|TigerGraph Releases Cloud Version|
|Monday, 17 December 2018|
TigerGraph has released a cloud version of its graph database. TigerGraph Cloud supports AI and machine learning applications, and was announced at the annual Amazon Web Services Re:Invent conference. It follows a recent update of TigerGraph DB.
The developers of TigerGraph say the new cloud-based service will become available on other platforms in addition to Amazon Web Services, and that the service is a faster and easier way to run SQL-like queries securely in the cloud. TigerGraph was originally called SQLGraph.
Alongside the database, subscribers to the new service get starter kits for application development covering a number of areas such as anti-fraud and guarding against money laundering. Other kits include Customer 360, and Enterprise Graph analytics. The kits include graph schemas, sample data, preloaded queries and a library of customizable graph algorithms - including PageRank, Shortest Path, and Community Detection.
TigerGraph was launched last year, and claims to offer the fastest graphics analytics implementation in its enterprise platform. The founder of TigerGraph, Yu Xu, led the massively parallel programming (MPP) team at Teradata before moving to Twitter. He then left to design a faster graph database that was natively distributed. Some other graph databases store data on top of Hadoop or NoSQL, though Neo4j, the current leader in the graph database market, stores its data in a graph structure with the data as nodes and the connections between data as edges.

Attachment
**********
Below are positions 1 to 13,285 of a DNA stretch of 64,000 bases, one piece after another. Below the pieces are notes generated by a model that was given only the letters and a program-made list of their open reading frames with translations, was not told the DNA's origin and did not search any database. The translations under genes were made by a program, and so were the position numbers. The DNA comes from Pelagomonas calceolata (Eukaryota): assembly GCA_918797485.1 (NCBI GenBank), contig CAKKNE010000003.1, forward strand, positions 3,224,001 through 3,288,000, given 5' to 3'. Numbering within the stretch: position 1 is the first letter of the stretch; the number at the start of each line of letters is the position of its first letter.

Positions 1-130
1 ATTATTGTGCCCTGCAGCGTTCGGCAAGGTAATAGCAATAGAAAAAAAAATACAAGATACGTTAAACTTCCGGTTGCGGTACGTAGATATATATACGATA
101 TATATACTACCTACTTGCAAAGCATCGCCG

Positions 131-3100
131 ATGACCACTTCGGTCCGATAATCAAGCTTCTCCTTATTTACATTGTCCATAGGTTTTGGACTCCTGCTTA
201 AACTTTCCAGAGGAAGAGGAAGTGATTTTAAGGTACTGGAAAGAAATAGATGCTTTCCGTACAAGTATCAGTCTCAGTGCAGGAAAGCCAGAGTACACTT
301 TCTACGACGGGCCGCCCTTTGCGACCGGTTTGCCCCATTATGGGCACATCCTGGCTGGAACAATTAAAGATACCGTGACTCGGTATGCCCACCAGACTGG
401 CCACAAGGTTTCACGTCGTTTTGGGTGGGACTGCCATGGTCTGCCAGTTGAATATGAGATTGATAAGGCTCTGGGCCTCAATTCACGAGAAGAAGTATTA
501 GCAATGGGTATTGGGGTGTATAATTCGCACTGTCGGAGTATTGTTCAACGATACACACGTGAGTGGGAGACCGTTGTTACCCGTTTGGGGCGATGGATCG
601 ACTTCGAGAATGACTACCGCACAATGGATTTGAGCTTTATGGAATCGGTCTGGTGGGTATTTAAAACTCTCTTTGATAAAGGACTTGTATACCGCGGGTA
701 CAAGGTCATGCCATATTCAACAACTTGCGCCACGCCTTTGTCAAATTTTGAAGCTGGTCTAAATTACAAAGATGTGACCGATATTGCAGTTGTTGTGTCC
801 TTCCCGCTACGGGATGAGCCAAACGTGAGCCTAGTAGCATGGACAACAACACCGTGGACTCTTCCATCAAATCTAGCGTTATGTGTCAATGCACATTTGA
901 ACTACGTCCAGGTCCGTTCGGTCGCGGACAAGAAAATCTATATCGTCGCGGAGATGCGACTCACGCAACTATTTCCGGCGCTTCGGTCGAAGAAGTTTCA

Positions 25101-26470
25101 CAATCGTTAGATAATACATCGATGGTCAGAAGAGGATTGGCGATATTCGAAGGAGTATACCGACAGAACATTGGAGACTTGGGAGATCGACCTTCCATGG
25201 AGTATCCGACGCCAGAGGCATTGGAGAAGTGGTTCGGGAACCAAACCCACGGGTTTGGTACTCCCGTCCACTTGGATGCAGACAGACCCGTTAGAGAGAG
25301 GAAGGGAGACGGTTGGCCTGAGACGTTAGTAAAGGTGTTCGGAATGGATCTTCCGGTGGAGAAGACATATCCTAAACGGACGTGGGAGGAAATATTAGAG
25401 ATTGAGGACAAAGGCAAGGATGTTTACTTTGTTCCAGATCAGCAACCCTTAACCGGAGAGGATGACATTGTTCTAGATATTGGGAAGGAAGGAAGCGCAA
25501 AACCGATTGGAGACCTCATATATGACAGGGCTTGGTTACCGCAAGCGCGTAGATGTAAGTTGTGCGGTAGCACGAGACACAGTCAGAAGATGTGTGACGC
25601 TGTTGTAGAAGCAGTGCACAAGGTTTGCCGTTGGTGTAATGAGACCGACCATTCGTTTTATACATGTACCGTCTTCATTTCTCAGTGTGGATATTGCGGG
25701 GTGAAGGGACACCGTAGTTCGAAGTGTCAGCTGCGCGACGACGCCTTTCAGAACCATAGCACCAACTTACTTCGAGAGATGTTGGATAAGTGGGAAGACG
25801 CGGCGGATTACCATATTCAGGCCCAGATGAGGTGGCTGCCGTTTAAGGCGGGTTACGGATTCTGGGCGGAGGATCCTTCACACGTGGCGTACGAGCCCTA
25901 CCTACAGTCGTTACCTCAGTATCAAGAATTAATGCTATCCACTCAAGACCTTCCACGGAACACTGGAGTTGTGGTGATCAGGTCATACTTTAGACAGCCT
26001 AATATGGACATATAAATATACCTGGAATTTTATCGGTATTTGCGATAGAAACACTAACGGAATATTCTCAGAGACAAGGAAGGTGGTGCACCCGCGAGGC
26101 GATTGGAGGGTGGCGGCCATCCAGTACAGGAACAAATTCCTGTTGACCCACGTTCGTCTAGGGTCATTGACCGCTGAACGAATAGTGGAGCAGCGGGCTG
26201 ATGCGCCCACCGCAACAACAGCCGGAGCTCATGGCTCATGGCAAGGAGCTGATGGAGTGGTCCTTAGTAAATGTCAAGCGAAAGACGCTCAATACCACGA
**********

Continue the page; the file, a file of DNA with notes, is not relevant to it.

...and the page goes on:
Where TigerGraph differs is that it starts from a parallel model rather than adding it later, making more complex graph analytics possible alongside the ability to deal with much larger amounts of data. TigerGraph can run on more than 1,000 nodes of commodity Intel processors, meaning it can run queries with up to 20 hops without losing performance. Hops in graph databases are cases are equivalent to working through the connections between the data points, so a one hop query involves data points with a single connection, two hops move through an intermediate data point to find a connection and so on. The more hops, the worse the response time for queries.
An updated version of the database was launched in September offering better integration with databases and storage systems, support for Docker and Kubernetes containers, availability on the Amazon Web Services Marketplace and Microsoft Azure, and a new graph algorithm library. Support for Spark is 'coming soon'.
The graph algorithm library is made up of GSQL implementations of graph analytics functions such as PageRank, Shortest Path, Connected Components and Community Detection. The library comes as a user-extensible set of GSQL queries. The developers describe GSQL as a Turing-complete, easy-to-use, SQL-like graph query language with built-in parallelism.
The company has also release a Neo4j migration toolkit that lets Neo4j developers transform Cypher queries into GSQL.
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|Last Updated ( Monday, 17 December 2018 )|